Legislative Wrap: State passes ambitious renewable energy goal

Darren Springer
Darren Springer, deputy commissioner for the Department of Public Service, presented details of a new renewable energy program, known as RESET, to a packed House Natural Resources and Energy Committee during the opening weeks of the legislative session. Photo by John Herrick/VTDigger

At the start of the legislative session, the Shumlin administration presented lawmakers with a fix to what they said was a looming 6 percent statewide increase in the price paid for electricity.

Vermont utilities sell renewable energy credits, or RECs, generated by wind and solar projects, to other out-of-state utilities used to meet renewable energy targets. But because Vermont utilities could count this power toward a state renewable energy goal in 2017, out-of-state utilities have begun to question the value of so-called “double counted” RECs.

The bill, H.40, would resolve that concern, allowing utilities to continue earning about $50 million in revenue from the sale of RECs. The bill repeals Vermont’s current incentive program, known as SPEED, and for the first time sets mandatory renewable energy targets. Double counting would not be allowed. This is similar to energy policies in all other New England states.

It was the risk of a rate increase that helped to build support for the bill through the Senate on the eve of adjournment despite attempts to tack on provisions that would have limited where renewable energy projects could be built. The issue of siting is likely to resurface next year when a summer task force presents proposed legislation at the start of the session.

The renewable energy standard puts the state on a track to continue building renewable energy projects, such as wind, solar and new technologies like manure digesters. This bill requires that 55 percent of a utility’s electricity come from renewables, including large-scale hydro power, by 2017. The target increases the ratio to 75 percent by 2032.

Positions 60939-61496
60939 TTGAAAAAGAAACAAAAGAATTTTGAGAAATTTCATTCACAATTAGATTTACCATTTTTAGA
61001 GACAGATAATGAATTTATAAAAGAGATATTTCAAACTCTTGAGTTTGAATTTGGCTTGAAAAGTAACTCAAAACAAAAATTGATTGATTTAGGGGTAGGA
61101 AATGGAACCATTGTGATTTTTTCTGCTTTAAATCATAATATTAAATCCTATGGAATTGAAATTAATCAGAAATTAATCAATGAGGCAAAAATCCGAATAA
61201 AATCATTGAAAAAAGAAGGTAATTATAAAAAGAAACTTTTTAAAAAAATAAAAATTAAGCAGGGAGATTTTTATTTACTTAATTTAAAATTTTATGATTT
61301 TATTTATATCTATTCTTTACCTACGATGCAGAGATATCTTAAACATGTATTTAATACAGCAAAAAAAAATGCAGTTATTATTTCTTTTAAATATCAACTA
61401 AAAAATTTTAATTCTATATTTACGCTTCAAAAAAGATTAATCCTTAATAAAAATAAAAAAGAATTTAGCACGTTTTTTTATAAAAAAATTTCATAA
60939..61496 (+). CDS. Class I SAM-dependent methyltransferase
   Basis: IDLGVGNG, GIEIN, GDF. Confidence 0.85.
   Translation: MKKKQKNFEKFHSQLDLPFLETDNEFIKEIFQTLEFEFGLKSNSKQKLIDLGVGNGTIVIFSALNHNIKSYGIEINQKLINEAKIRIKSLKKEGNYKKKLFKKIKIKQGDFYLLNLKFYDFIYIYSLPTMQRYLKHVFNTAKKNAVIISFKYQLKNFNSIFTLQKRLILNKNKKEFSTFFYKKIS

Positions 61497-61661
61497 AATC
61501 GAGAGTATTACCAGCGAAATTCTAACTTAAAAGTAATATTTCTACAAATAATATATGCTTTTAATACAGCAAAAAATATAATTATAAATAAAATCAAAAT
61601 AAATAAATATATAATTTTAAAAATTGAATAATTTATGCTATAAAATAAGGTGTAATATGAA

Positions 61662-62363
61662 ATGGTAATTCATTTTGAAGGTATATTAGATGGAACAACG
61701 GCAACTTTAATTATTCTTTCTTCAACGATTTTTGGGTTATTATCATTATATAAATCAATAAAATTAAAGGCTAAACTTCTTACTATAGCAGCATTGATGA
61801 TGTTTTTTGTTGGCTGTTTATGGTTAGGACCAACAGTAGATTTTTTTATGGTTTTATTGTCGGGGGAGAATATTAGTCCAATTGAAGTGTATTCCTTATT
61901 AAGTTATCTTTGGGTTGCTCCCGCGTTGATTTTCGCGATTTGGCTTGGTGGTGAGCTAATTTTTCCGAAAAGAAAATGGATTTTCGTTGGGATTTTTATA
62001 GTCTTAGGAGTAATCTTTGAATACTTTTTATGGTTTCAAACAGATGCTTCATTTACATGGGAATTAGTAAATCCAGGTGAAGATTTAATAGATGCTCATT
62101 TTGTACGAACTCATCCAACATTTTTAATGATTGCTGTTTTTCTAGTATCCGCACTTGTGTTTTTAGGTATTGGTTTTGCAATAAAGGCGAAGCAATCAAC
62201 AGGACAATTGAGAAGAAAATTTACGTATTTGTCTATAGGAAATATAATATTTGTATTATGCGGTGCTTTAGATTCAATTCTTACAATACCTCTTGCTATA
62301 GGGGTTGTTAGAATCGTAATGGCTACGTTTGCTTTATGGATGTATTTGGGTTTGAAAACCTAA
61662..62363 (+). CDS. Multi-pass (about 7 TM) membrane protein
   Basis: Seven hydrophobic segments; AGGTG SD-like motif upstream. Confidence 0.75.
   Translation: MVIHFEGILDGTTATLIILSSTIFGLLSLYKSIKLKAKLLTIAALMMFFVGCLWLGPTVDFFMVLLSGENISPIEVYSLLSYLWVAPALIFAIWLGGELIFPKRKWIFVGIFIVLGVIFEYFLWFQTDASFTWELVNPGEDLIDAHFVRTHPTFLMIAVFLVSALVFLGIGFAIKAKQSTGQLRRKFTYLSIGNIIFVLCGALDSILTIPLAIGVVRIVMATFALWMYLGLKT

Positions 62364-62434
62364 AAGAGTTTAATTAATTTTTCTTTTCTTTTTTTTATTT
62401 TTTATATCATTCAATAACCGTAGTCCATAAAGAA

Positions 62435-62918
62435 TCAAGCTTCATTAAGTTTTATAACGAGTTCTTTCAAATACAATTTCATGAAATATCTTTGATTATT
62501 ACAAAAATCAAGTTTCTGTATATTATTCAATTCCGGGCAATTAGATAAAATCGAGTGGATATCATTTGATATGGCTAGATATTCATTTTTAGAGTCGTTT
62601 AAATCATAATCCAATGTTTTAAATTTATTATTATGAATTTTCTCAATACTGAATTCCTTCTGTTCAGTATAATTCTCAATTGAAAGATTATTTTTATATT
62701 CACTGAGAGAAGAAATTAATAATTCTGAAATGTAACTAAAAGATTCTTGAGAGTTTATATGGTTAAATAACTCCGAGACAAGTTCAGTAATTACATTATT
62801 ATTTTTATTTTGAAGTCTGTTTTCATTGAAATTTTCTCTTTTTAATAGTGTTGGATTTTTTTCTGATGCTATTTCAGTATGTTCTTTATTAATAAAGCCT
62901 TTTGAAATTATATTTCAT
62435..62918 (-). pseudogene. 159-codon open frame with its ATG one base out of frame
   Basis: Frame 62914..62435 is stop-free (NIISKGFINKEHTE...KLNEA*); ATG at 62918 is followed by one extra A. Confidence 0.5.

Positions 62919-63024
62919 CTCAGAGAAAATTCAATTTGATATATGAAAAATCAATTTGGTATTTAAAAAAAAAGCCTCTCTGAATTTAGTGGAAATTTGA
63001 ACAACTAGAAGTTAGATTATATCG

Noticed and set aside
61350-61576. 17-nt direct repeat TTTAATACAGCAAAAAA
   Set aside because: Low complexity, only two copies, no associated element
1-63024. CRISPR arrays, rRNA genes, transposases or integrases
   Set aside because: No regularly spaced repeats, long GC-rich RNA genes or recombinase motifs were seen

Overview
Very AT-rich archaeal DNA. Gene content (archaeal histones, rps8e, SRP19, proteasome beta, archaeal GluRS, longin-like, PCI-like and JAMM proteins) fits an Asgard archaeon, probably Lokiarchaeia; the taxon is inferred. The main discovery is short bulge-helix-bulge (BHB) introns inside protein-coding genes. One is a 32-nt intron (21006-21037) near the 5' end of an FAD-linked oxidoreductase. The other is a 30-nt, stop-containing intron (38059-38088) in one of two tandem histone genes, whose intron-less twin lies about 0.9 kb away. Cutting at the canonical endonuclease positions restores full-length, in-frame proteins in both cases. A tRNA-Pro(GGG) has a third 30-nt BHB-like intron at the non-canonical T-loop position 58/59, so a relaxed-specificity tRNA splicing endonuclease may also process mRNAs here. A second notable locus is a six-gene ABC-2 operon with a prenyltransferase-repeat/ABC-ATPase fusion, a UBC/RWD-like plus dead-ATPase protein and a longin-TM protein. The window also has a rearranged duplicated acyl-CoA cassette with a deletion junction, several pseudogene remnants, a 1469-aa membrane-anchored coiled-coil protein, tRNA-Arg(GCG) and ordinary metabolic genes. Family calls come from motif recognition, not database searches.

Some of the electricity must come from in-state projects limited in size. The Department of Public Service estimates at least 25 megawatts of new generation must be built in Vermont each year over the life of the program.

The expansion of renewable energy has spurred resistance from municipalities and neighbors who are concerned about where the projects are built. While towns pushed for more of a say in the Section 248 permitting process before the Public Service Board, most environmental advocates say renewable energy is a public good that should not be obstructed by local opposition. Fearing unintended consequences, lawmakers passed a policy putting in place statewide setbacks and local screening for solar projects. Towns will also have automatic party status in the permitting process for solar projects.

The bill also aims to cut greenhouse gas emissions from the heating and transportation sectors. Utilities will be required to reduce customers’ greenhouse gas emissions by offering incentives and on-bill financing for weatherization, heat pumps and other projects.

The bill requires an annual report beginning in 2018 on the impacts of the program on electric rates, including projections 10 years ahead. Utilities can apply for waivers if they prove the requirements would increase electric rates.

Carbon Tax

No action was taken on a carbon tax this year, but a foundation is being set for a full debate in the years ahead.

Just months before the start of the legislative session, advocates announced a campaign to put a price on carbon emissions, the top greenhouse gas responsible for climate change. Lawmakers then began discussion on a controversial policy that they expected would take at least the entire session.